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  1. Welcome

    1. Introduce Yourself

      Introduce yourself to the community by telling us a little bit about yourself and your interest or experience of American Sign Language.

    2. Using this website

      Tips and advice for using this website.

  2. Learning American Sign Language

    1. Why are you learning ASL?

      Why did you decide to learn Sign Language?  Share your ASL story with the community.

    2. What is the ASL sign for:

      Ask the community how to sign a certain word or to translate a sign that you have seen but do not know the meaning for.

    3. ASL Songs, Stories, & Poems

      Share songs, stories, & poems in American Sign Language.

    4. ASL Practice Zone

      Practice your ASL signing skills here with a short description or story and let other people give you feedback.

    5. Courses & Classes

      Share tips, information, and stories about your experiences of learning sign language.

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    6. ASL in Schools

      Discuss your thoughts and ideas for learning and using American Sign Language in schools.

  3. General Chat

    1. Deaf Culture

      Chat & discussion around Deaf culture and identity.

    2. Current Events

      Discuss things that are happening locally and around the world.

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    3. General Chat

      A board to chat about other things.

  • Latest Posts

    • I work in a hospital in PA.  I started learning ASL because I had interacted with patients who were Deaf.  The Deaf community in general seems to have a very negative perception of the medical community because no one knows how to sign.  And we are usually so busy following rules about HIPAA and confidentiality that we ignore the communication needs of patients.  I am of the opinion that it can be a great help.  I started learning because the patients that I had were treated very poorly by their medical providers and I didn't want to be the type of person who was capable of doing something and chose not to because it was easier for me.  So, yes.  There is a need for providers who are sign capable.  Frankly though, unless you are intending to go on to become certified, there will be no need for you to use it in a professional capacity.  It seems unethical to interpret for your own work unless you are certified.  That does not mean that you can't still say hi, how are you, how are the wife and kids.  Which is a good thing no matter what.  My suggestion to you would be to go to DC/Baltimore.  See what it's like there.  Get a sense for the community in which you will be working.  Look at other providers in your area and see if there is a need for a provider who signs.  If there is, then great.  Take it up.  Learn until you can get certified, and be that person for the Deaf community in your area.  If not, learn it casually and at least be able to a good conversation with a Deaf person.  DC/Baltimore has a larger population of Deaf people due to the fact that Gallaudet University is located there.  But DC/Baltimore also has a much larger population in general.  So you'll likely not meet as many Deaf people even though there are larger numbers there. I think it would be a benefit to analyze your motivations.  What is your end goal?  What do you want to do with ASL? Do you just want to be an ally for the Deaf community?  Do you want to be a provider in ASL?  Do you just want to be able to be friendly and communicate with someone in their language?  I think the answer to those questions will guide you better. As for learning ASL.  That's gonna be a long process.  Some people pick it up quickly.  I've been learning for less than a year.  I've taken 2 ASL classes.  I study online videos.  I've been told by interpreters and other Deaf people that I'm signing much better than a person learning for a year should be.  Some people learn more slowly.  And it depends on how much time and effort you're willing to commit.  I study ASL at least 30-60 minutes a day.  I've heard people say that it takes 10 years of frequent interaction with Deaf people to become fluent.  So realize that if you want to learn this, it's going to be a long road.  But good luck.  You'll decide what's best for you.  Hope my rambling helps you a little.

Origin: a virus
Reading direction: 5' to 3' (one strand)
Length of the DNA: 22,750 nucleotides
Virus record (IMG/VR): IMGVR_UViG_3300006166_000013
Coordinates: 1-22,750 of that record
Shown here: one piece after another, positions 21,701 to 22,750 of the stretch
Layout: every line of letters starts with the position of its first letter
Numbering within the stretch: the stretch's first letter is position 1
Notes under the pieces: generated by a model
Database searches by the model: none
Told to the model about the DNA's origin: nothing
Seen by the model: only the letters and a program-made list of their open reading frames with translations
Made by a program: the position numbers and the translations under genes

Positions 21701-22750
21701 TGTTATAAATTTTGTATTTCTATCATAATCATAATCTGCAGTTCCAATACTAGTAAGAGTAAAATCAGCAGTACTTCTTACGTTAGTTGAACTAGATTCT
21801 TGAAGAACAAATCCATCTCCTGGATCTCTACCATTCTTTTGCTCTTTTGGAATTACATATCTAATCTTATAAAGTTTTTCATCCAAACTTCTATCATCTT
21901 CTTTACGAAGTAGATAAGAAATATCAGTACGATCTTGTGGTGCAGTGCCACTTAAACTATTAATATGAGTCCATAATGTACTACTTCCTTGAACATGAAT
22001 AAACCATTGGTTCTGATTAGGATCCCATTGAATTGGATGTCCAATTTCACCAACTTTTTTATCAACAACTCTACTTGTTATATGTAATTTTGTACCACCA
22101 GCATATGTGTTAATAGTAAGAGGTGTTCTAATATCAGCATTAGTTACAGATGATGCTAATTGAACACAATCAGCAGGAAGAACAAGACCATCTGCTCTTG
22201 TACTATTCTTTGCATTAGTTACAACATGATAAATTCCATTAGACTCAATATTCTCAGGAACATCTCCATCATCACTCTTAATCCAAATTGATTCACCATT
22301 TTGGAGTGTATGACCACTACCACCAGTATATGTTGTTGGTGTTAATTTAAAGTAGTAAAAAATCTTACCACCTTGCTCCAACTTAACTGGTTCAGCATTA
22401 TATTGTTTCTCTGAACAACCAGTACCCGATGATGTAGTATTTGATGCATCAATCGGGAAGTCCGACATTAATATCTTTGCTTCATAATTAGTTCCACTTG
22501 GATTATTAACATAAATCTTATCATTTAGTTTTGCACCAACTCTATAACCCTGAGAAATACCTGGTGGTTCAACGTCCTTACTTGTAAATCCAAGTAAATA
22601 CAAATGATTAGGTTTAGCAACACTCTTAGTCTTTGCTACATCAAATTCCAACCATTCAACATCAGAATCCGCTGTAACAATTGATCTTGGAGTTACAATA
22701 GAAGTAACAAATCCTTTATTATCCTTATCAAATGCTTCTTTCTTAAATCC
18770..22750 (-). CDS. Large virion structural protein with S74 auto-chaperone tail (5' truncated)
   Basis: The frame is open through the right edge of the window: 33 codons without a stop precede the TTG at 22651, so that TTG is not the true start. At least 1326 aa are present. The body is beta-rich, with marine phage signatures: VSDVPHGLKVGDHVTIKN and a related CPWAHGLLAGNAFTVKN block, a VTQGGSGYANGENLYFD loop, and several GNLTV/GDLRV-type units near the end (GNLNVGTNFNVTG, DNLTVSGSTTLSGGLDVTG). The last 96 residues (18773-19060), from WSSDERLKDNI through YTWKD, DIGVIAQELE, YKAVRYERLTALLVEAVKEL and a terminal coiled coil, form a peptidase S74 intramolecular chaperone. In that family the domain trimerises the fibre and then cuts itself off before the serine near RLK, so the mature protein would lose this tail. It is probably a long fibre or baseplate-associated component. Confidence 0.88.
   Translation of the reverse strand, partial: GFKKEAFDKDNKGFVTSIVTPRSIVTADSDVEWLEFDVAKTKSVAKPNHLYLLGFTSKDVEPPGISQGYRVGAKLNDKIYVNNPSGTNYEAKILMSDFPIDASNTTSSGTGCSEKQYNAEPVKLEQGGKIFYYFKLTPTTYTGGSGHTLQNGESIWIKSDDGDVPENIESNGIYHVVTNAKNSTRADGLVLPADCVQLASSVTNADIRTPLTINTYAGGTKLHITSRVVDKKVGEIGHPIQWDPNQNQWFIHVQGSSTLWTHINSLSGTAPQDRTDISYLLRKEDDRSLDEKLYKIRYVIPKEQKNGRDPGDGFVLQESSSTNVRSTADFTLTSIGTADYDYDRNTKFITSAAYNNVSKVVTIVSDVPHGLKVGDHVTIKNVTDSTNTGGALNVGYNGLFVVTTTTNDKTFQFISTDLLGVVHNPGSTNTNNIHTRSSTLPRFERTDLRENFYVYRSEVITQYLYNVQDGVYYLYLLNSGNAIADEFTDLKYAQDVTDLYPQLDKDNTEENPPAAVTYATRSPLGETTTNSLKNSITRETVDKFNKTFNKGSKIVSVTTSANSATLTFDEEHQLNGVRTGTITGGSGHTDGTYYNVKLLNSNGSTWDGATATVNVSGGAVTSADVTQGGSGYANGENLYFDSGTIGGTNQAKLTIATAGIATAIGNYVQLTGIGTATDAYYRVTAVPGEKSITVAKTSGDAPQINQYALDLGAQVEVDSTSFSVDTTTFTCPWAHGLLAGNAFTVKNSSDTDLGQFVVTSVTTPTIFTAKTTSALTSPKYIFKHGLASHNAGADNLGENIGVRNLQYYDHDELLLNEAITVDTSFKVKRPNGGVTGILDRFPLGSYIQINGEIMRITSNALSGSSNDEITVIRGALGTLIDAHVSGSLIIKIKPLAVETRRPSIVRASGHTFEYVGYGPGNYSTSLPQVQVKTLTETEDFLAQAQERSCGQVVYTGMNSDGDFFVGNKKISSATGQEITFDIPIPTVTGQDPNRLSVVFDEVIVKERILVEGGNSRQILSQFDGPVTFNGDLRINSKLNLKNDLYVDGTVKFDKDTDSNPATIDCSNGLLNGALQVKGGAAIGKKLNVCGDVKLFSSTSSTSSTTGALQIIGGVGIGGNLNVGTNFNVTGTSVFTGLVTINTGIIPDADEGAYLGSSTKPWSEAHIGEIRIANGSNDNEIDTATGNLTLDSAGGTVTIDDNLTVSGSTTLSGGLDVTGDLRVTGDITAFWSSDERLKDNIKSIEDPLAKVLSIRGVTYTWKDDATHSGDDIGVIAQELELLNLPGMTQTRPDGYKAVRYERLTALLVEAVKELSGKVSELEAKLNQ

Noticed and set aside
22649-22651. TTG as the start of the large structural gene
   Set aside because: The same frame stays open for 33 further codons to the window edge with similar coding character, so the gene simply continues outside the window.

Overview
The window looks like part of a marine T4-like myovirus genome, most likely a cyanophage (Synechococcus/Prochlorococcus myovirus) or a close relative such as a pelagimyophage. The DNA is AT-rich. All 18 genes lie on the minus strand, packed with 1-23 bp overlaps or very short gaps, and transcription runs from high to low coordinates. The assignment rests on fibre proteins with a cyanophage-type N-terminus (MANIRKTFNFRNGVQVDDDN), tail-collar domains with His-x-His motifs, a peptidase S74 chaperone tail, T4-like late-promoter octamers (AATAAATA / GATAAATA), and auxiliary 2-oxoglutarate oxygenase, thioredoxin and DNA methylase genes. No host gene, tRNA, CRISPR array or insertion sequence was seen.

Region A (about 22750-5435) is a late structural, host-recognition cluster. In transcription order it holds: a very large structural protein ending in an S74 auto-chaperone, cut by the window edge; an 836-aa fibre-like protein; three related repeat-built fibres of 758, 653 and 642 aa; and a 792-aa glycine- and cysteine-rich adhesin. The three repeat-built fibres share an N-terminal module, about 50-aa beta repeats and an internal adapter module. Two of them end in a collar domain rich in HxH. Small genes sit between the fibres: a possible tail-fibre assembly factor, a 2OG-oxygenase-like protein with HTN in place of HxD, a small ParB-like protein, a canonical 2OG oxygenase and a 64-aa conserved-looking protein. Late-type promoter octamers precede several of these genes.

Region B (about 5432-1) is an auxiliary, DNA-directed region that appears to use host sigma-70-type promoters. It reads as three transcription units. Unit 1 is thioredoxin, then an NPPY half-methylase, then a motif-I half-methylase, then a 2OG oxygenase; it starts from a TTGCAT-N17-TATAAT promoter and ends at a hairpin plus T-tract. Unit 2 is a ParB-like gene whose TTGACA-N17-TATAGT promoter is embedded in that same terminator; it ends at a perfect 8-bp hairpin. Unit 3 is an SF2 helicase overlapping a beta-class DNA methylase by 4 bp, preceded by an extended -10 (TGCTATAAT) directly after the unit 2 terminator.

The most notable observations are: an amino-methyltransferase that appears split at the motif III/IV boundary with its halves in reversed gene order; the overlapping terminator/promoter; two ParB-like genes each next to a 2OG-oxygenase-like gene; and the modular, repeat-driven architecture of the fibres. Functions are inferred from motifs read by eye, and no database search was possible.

• Hi, Welcome Scott.
    • Hello all,  The reason I searched for and am making this thread is because I am considering taking up studying ASL. I am going to graduate from college in May with my degree in psychology, hoping to get into community outreach work. I am wondering if learning ASL would help me professionally as well as personally. I currently reside in a small mountain town in Maryland, but am planning to move to the Washington D.C. or Baltimore area by end of summer. I know there are great benefits to knowing ASL, one of which being able to interact with members of the deaf community. But as most of you must know, learning any language is a major investment in time and resources. I honestly can't remember the last time I encountered someone who was deaf or used ASL as their primary form of communication. My sister works in a busy retail establishment in downtown D.C., and she told me that she cannot remember a single instance where she encountered someone who used ASL to communicate. Would it be useful for me to know this language? I'm sorry if this post sounds utilitarian, but I want to ascertain how useful this will be for me. It's not as if one can invest in and learn a language overnight and I honestly don't want to waste my time.  
    • Hey, my name is Scott, I'm new to this site.  Have been learning ASL for about a year but do not have anyone to practice with. Looking to improve and make new friends. 
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